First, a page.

As is their annual tradition, the Knicks have the honor of playing on Dr. Martin Luther King Jr. Day. But of all the participants, their dream of being a legitimate postseason contender is slowing turning into a nightmare.
Of the 18 teams playing on Monday, New York’s playoff odds aren’t the longest, but the way their fortunes have changed in such a small amount of time just makes it seem that way. The recent turn of events have been very disappointing for a team that Derrick Rose once compared to a true super team like the Golden State Warriors. The 14-10 mark in mid-December, when the Knicks were among the top four teams in the Eastern Conference, seems so long ago.
Head coach Jeff Hornacek has hinted that he will try to shake up the lineup and see if guys who aren’t accustomed to extended minutes can provide a spark. He’ll need to do something quick, because New York starts a stretch of games that could make or break their season. Sunday’s tilt in Toronto kicks off an 18-day period of 11 games. It’ll be the team’s first of four games in a five-day span – and all against teams that are currently in the top eight of the conference. The Knicks (18-22) are currently sitting at 10th.
The Knicks have no identity, and little consistency from their star players – and the nagging Achilles injury that Kristaps Porzingis is dealing with doesn’t help matters. Porzingis is officially listed as a gametime decision, although he told reporters after Saturday’s practice that he “probably won’t play” against the Raptors. Porzingis participated in warm-up activities prior to the session, but was held out of live action. He noted he’ll travel with the team to Toronto and the medical staff will evaluate him prior to the 3 p.m. tip-off.
The Latvian sensation has missed four of the last eight games and was last seen airballing a corner 3-pointer that would’ve sealed a win over the putrid Philadelphia 76ers, Wednesday night. Although he wouldn’t admit it, it’s hard to fathom that the Achilles didn’t affect Porzingis’s lift on that ill-fated jumper.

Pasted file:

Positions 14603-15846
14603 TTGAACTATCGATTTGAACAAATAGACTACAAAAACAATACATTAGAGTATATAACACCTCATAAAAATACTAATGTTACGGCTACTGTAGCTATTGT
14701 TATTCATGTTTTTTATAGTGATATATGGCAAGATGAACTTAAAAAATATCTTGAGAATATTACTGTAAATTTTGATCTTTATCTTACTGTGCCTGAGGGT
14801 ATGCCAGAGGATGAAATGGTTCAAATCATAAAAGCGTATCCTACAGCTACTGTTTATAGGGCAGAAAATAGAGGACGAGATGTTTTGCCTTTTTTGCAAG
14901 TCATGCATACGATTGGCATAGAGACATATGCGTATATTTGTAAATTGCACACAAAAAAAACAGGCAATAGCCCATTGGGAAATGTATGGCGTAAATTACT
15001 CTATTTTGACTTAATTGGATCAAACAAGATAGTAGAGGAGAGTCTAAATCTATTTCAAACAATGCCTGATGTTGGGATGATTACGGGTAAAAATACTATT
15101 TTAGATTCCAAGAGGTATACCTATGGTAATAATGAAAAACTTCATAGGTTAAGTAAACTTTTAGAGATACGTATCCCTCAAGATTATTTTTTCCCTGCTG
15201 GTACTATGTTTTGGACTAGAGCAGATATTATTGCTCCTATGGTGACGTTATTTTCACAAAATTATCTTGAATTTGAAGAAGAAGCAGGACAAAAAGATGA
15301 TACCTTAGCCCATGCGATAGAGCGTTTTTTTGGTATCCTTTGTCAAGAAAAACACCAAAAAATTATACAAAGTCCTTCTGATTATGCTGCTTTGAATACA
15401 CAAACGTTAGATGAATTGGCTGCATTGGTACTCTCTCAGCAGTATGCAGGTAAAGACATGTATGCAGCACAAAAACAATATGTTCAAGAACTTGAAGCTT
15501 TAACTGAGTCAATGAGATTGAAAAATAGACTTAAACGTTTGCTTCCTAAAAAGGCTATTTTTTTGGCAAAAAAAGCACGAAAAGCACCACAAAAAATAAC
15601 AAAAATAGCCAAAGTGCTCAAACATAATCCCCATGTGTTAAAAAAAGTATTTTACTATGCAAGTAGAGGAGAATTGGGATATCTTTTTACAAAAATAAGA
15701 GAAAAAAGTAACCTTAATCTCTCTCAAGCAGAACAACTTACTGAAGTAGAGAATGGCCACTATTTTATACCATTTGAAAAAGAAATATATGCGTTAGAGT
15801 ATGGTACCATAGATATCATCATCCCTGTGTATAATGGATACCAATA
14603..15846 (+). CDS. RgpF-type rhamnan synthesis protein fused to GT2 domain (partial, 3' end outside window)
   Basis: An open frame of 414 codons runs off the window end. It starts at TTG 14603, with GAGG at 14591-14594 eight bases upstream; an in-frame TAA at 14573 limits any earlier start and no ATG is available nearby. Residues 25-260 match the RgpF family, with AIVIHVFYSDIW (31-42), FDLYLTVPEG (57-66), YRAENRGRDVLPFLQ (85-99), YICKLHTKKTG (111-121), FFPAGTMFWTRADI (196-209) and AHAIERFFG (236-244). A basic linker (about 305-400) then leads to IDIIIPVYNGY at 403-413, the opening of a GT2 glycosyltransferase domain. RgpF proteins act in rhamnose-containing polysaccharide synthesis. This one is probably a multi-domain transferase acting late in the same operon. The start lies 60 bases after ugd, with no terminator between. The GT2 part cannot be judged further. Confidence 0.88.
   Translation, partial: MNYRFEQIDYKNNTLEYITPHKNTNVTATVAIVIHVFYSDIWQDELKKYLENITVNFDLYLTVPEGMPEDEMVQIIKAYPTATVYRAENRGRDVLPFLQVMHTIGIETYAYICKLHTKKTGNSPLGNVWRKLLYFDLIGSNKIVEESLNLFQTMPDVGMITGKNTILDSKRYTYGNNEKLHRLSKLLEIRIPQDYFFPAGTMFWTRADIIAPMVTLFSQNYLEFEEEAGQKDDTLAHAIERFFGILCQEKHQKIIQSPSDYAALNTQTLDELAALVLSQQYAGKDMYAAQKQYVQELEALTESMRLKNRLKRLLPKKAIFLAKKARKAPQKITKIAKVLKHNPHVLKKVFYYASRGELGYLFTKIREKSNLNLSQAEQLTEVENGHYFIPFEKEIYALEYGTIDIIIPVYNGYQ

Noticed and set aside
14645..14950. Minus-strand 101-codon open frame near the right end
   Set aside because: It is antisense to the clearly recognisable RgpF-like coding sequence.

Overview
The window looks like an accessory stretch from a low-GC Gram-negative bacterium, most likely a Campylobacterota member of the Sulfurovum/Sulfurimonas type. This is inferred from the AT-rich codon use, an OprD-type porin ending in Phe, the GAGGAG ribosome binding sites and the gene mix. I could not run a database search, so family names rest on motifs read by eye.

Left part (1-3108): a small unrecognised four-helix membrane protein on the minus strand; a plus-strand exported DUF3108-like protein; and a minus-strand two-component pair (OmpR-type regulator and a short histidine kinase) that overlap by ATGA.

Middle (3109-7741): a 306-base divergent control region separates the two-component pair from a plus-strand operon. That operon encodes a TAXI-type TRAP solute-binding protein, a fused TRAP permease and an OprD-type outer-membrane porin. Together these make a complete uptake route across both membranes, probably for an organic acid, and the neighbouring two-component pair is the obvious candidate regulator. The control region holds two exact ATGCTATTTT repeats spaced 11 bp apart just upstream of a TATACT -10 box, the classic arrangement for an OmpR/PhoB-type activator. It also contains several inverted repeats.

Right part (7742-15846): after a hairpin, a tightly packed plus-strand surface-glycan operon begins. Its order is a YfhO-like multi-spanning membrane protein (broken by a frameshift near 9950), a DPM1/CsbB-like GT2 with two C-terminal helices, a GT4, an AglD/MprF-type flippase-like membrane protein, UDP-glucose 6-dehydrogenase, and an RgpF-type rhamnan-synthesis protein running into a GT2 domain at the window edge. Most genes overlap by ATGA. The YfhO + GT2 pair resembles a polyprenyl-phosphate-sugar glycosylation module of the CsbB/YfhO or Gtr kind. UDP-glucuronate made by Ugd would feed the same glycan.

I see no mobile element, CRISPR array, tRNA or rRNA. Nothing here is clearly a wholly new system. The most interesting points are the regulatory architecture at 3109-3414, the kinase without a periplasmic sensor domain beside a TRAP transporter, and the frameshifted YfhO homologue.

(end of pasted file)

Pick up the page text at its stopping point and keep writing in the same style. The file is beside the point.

Had New York not blown that game against Philadelphia -- and the gut-punching buzzer beater to the Milwaukee Bucks on Jan. 4 -- it would be sitting at .500, with a 20-20 mark. Instead, they now find themselves four games below .500 and searching for answers.
Hornacek will need to find those answers quickly. Perhaps the team’s win Thursday night over the Chicago Bulls can be the catalyst to awaken this team. Carmelo Anthony and co. responded well to the Philadelphia heartbreak and played exceptionally well just one day later. It was the back-end of the squad’s back-to-back and that 104-89 win was a great sign that they didn’t have a hangover against Dwyane Wade and co. The Bulls game was one of the Knicks’ best all-around performances of the season – and definitely in a long time. Anthony had 23 points, nine rebounds, and six assists. Rose scored 15 of his 17 points in the first half. Centers Kyle O’Quinn (12 points, 11 rebounds, four blocks, and three assists) and Joakim Noah (12 points and 15 rebounds) each posted double-doubles. And budding forward Mindaugas Kuzminskas recorded a career-high 19 points.
If the veteran stars and ascending youngsters can duplicate those numbers – and Porzingis can finally get healthy – the Knicks just may be able to climb back into the conference race. But if not, their playoff aspirations will all be just a dream.
- Noah’s health could be the impetus, if his recent stretch is any indication. He’s been dealing with a shoulder malady for nearly two weeks now, but it hasn’t slowed him down much. While his minutes have been inconsistent during the last 10 games, he makes the most of them when on the floor. During the 11 games that the team has played since Christmas, Noah is averaging 11.1 rebounds on 57-percent shooting. His 15 boards against the Bulls, his former team, was just one shy of his season high. His battling of the shoulder discomfort could be an inspiration for a team needing some these days.
- The Knicks’ defensive deficiencies will be put to the test, Sunday, as the Raptors own the top offensive rating in the NBA (113.5). Toronto averages 111.2 points per game, shoot 47 percent from the floor, and are hitting 38.8 percent behind the arc this season. They’re 26-13 (14-6 at home) and are currently the second-best squad in the conference. The Raps are coming off a Friday night performance in which they tallied 132 points, the most in franchise history for a regulation game.